Before moving on to creating a new user, we need to install SSL Explorer as a service so that it will be started each time our PC is booted. From our command line window we can run ant install-service.
NOTE: If you have another program currently listening on port 443 then you will have to disable that program before SSL Explorer will start successfully.
Now, let's put the server into operation by issuing ant start from the command line window (this is a one time task as once it is installed as a service it should be started automatically upon bootup). Pull up a browser and type in the following URL: https://localhost/. You should see a login screen similar to the one shown in Figure 14.
Figure 14: Login screen
Go ahead and login as the "Super User" we previously created. If you type in the username and password combination correctly then you should be rewarded with the Management Console screen.
Figure 15: Management console screen (click image to enlarge)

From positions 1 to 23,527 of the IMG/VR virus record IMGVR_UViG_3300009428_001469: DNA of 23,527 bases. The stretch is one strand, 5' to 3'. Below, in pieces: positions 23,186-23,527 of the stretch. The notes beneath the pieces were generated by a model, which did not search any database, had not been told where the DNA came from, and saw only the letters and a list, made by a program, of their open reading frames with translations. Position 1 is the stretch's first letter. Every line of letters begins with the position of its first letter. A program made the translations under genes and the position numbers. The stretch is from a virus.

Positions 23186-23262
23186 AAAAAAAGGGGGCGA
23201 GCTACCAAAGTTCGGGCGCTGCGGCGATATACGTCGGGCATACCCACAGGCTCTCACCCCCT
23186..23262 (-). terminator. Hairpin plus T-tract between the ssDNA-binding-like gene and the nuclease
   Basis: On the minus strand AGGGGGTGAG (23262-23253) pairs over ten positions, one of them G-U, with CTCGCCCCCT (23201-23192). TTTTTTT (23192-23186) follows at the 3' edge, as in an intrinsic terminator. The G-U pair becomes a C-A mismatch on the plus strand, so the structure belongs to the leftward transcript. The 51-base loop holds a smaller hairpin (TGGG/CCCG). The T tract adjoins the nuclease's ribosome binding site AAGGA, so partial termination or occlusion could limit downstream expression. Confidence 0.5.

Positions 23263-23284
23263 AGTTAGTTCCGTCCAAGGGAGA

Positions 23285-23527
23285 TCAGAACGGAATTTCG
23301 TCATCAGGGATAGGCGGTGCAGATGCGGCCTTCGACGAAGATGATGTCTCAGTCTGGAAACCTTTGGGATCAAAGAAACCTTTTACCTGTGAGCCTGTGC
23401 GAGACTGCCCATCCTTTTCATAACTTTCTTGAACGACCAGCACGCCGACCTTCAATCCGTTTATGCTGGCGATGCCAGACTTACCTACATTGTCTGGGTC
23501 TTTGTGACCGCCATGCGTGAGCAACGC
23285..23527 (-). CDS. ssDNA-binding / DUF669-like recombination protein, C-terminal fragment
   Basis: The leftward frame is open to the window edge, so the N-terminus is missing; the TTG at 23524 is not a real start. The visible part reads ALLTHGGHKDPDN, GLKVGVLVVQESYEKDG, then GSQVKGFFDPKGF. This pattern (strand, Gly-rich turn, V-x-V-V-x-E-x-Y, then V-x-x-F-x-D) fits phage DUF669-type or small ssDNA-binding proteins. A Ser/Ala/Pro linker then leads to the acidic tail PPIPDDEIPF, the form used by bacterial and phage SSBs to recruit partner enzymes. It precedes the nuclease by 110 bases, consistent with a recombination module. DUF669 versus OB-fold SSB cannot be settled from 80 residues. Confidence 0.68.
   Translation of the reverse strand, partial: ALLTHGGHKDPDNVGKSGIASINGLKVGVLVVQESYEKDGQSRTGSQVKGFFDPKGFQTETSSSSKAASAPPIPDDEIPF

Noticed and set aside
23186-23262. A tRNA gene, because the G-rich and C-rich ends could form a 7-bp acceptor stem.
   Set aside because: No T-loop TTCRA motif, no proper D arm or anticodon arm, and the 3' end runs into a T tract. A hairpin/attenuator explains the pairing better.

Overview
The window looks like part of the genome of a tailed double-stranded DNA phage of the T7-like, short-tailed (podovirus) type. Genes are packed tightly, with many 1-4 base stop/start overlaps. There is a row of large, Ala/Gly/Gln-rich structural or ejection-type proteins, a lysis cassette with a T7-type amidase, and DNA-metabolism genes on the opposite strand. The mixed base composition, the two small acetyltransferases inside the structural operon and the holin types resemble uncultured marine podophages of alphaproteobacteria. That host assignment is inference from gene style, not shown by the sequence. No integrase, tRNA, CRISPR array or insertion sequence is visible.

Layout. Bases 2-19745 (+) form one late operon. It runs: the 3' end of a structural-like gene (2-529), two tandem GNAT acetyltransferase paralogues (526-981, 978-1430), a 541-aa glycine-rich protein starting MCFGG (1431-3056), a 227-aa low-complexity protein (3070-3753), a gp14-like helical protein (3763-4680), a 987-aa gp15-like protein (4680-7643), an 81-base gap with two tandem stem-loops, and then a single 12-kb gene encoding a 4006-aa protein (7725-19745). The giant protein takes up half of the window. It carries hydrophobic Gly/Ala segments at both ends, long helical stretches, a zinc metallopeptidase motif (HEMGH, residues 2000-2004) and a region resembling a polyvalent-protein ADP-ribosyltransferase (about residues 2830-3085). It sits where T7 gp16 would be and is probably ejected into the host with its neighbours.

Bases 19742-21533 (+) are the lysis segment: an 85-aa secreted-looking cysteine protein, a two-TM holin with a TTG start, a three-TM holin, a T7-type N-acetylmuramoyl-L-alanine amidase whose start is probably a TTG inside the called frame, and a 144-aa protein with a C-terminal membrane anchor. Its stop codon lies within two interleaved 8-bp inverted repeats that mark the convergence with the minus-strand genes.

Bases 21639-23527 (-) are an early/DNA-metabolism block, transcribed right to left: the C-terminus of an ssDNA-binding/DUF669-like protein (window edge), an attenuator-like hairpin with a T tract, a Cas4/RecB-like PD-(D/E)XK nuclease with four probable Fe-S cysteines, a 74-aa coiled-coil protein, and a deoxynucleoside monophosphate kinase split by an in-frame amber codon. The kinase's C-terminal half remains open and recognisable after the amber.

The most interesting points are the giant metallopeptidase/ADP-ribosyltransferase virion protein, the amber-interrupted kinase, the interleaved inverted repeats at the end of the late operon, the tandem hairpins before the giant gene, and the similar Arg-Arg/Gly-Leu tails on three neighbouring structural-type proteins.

Click on the Accounts link under the Access Control menu and you will see a list of currently configured users on the system (Figure 16).
Figure 16: Accounts List screen (click image to enlarge)
In the upper right hand corner of the screen, select the Create Account link to create a new user for the system. I created a user called John Smith (Figure 17).
Figure 17: Create account screen (click image to enlarge)
Enter all the details for the new user. For the group, I entered Users and then clicked on the Add button. Next, click on the Save button to finalize the new user. After finalizing the new user account the system will ask you to assign a password (Figure 18).
Figure 18: Account password screen (click image to enlarge)
After clicking the Save button one more time you should be returned to the main Accounts screen. You should see both the "Super User" and the new user you created in the account list.
Figure 19: Accounts screen with new account (click image to enlarge)
SSL Explorer is now set up and ready to go. In Part 2, we'll walk through how to set up access to a remote network's shares. We'll also show you how to use SSL Explorer for remote desktop access to even a Windows XP Home machine.
In the meantime, if you can't wait to get going, you can explore these flash demos on 3SP's website.